OSHA’S Right to Know Program is a program crafted to specifically protect American men and women from the disposition of workplace hazards. OSHA – Occupational Safety and Health Administration, being the federally appointed labour agency, serves as the leading organization in development and maintenance of safety regulations and policies. OSHA’S Right to Know Program works in full-fledge support of American workers by mandating to employers, the legal obligation to inform employees about past, present, and future hazards associated with their given workplace; in fact, to withhold this information would deem the employer as unlawful. The foundation for OSHA’S Right to Know Program is primed by the importance of educating and training workers on elements specified by OSHA. OSHA’S Right to Know Program mandates that workers have the right to:



    • Know about hazardous chemicals by receiving training and education in OSHA’S, Hazard Communication Standards 2012 which requires workplaces to: 1) provide information and training on hazardous chemicals; 2) keep an updated list of all chemicals present in the workplace; 3) ensure all hazardous chemicals and their containers are correctly labelled in accordance to HCS 2012, 4) make sure chemical safety data sheets are up-to-date and that employees are aware of their location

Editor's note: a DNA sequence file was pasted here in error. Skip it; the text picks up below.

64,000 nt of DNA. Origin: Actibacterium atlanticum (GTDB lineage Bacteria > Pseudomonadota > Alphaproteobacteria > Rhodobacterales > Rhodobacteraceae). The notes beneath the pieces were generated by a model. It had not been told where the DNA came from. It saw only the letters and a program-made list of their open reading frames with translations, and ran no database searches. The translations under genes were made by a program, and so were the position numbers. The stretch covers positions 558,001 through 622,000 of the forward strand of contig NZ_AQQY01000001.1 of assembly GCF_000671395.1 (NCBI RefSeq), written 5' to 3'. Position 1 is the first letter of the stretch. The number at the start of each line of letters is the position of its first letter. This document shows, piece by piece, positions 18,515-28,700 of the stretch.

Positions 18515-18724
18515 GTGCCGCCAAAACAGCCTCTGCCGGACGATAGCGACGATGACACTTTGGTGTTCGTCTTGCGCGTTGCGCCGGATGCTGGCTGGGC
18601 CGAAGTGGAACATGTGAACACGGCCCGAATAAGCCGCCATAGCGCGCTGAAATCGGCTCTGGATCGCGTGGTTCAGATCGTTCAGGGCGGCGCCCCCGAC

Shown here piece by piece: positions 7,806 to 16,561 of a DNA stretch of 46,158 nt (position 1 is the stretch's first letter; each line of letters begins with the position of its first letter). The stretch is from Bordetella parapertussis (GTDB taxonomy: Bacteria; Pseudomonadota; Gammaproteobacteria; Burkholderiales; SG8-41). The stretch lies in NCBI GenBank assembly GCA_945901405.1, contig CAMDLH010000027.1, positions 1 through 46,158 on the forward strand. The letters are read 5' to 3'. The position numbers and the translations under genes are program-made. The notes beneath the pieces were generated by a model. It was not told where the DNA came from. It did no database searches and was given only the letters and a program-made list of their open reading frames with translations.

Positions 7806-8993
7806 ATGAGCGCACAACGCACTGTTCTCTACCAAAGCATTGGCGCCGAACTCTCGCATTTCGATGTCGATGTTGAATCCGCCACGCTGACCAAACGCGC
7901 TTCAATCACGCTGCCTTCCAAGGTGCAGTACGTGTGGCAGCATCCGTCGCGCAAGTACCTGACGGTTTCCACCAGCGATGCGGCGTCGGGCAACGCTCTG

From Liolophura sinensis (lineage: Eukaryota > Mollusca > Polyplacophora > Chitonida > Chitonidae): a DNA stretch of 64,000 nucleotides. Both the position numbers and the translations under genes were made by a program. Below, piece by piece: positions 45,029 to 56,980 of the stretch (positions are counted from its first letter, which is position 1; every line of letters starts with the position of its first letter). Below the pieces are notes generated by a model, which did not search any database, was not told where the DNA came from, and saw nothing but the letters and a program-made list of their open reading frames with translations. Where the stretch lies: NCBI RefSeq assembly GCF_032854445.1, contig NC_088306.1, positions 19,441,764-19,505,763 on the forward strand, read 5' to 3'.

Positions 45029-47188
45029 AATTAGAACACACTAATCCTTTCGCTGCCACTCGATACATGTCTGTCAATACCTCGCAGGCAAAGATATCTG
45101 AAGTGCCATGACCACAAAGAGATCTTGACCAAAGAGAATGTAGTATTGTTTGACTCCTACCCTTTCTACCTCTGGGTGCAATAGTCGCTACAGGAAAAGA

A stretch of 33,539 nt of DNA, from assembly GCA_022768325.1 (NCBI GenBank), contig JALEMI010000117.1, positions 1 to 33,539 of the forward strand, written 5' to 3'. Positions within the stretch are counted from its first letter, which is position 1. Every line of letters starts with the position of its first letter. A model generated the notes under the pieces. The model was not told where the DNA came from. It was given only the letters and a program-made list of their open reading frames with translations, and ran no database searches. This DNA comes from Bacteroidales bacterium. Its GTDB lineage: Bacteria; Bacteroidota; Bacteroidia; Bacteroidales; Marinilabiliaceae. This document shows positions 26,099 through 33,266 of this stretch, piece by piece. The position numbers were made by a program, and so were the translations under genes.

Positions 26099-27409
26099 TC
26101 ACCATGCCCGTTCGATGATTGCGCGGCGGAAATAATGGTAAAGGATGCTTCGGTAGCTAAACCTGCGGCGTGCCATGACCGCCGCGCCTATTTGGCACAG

• Be given personal protective equipment (PPE) at no additional cost given that the work environment poses risk to the employee; examples of PPE may include goggles, earplugs, gloves, head-gear and etc.


    • Know the laws and rights that support them by having the OSHA, Job Safety and Health, “It’s the Law” poster hung up at the forefront of the workplace, made visible to all workers.


    • Be informed about past workplace injuries & illnesses by receiving copies of OSHA Form 300 records. Employers are obligated to report illnesses and injuries of serious nature; ones which require medical attention, result in decreased work-loads, or lead to time-off work for recovery. These records provide workers with greater insight into their workplace injury rate, allowing them to better prepare for and/or prevent such hazards


    • Know about exposure data that has potential to adversely affect the work environment. Employers are to routinely test for the presence of hazardous substances such as lead and asbestos. Other occupational hazards requiring routine assessment include radiation levels or constant exposure to loud-noise.



Overall, the intent and implementation of OSHA’S Right to Know Program allows workplaces to better protect their employees by finding and fixing hazards, such that workplace illness and injury can be both prevented and reduced.